Wednesday’s Word: Do you Ever Wish Jesus was More Specific?

In a world where enemies seem to be sprouting up all around, what does Jesus tell us to do?

Luke 6:12-36 tells us how Jesus, after calling his twelve disciples, the ones who would travel and watch and pray and learn from Jesus the closest, immediately taught them to love their enemies.

I guess they (and we) have been trying to figure out exactly what that means ever since! (Maybe, just maybe, it’s not so hard to figure out what that means–it’s just really hard to do. What do you think?).

 

About Sonja Anderson

I write novels and picture books for children, and occasionally an article or short story for adults, too. I grew up in Ohio, and I have lived in Chicago, Connecticut, Boston, Tokyo, and Seattle. The beautiful Pacific Northwest inspires me every day.
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2 Responses to Wednesday’s Word: Do you Ever Wish Jesus was More Specific?

  1. Dr. Rick Anderson says:

    It is hard to love, say, a group of religious terrorists seeking to kill those who disagree with their religion. It is even harder to love religious terrorists who behead Christian children, or crucify Christians on modern day crosses. It is also a challenge to love those who rape, torture and then cruelly murder young helpless women. Taken as a whole, it is improbable ~ nay, impossible to love that group and it’s members.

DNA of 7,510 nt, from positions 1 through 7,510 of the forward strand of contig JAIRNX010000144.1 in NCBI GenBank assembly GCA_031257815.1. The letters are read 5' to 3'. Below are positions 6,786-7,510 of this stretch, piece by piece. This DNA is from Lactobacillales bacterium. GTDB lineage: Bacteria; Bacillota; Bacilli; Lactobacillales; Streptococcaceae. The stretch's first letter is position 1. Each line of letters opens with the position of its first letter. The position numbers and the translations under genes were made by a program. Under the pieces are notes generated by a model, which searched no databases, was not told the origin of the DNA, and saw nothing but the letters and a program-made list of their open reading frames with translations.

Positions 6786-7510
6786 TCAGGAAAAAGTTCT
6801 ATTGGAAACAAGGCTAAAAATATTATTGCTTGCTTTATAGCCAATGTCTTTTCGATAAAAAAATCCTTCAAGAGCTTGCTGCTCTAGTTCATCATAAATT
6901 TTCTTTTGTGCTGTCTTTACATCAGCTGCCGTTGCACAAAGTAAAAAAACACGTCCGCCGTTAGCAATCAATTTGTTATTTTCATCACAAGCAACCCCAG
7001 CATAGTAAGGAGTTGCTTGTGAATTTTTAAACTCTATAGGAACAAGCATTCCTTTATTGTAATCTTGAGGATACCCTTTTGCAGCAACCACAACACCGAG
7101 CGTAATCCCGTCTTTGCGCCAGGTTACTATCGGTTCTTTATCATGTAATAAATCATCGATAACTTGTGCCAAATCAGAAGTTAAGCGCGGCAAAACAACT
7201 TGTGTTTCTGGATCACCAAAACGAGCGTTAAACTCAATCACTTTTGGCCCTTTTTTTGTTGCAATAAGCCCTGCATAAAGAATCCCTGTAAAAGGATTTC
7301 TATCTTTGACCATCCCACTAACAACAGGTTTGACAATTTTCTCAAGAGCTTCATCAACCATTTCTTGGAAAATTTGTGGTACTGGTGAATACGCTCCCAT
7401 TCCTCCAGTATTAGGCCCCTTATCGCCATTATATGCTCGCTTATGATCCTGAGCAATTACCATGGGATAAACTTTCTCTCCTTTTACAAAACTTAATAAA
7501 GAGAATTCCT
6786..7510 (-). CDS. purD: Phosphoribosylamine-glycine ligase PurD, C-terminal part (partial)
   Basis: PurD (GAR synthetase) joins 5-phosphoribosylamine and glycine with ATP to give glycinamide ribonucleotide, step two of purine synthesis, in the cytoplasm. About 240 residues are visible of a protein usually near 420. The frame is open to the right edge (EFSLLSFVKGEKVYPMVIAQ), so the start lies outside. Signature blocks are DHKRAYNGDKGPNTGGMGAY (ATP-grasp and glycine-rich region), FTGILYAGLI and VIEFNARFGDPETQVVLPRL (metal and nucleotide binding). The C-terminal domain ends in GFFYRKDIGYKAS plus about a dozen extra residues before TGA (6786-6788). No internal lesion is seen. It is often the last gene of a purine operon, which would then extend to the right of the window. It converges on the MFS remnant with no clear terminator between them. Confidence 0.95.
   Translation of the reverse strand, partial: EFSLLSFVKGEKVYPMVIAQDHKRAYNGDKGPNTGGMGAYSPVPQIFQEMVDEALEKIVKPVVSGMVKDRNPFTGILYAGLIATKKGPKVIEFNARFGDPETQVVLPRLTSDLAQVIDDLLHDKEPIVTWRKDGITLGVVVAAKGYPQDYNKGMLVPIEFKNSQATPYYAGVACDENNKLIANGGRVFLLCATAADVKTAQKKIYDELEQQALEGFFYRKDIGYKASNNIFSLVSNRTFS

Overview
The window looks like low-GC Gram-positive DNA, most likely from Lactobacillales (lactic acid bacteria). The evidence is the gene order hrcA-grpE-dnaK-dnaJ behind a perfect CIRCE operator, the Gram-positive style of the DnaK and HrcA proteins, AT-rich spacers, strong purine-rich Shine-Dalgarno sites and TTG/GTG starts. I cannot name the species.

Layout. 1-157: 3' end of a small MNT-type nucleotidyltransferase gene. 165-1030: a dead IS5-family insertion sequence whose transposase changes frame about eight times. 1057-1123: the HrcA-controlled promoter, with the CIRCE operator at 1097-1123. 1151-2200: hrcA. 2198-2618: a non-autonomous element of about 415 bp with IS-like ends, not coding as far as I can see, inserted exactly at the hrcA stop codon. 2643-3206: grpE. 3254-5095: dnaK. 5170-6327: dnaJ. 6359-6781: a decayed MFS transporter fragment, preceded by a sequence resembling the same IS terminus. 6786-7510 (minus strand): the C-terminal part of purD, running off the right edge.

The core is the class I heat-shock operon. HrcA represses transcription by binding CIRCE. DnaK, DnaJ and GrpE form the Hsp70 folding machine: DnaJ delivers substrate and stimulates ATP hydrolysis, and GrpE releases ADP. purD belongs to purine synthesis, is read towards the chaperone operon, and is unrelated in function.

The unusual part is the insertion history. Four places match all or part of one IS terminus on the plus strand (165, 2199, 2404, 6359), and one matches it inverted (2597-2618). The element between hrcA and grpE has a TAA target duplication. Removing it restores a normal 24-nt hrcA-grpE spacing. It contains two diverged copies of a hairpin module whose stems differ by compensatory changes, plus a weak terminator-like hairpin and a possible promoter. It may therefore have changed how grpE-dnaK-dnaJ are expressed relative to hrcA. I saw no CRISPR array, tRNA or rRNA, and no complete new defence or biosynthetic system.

Now, take one member of the religious terrorist group at a time, strip him or her of their gun, take off their mask, make them sit and talk with you, make them tell you their life story, and listen to their false [sic] testimony. Look into their heart and mind, and perhaps then your and my capacity to love that individual enemy is possible. Jesus wants us to love our enemy, not evil. He never commands us to love the army hell-bent on killing us. When we say we would fight for our freedoms (religion, free speech, etc.) that fight might pit army against army. We need to understand these distinctions when we talk of Jesus’ love.

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    • Well said, Rick. I saw a picture book yesterday called “War is Never a Good Idea.” My first thought was, “Really? Stopping Hitler when he was determined to eradicate Jews from the face of the earth wasn’t a good idea?” On the school playground, if a kid is a danger to others or himself, the most loving thing to do all the way around is to get him off the playground. Sometimes they don’t go very willingly.

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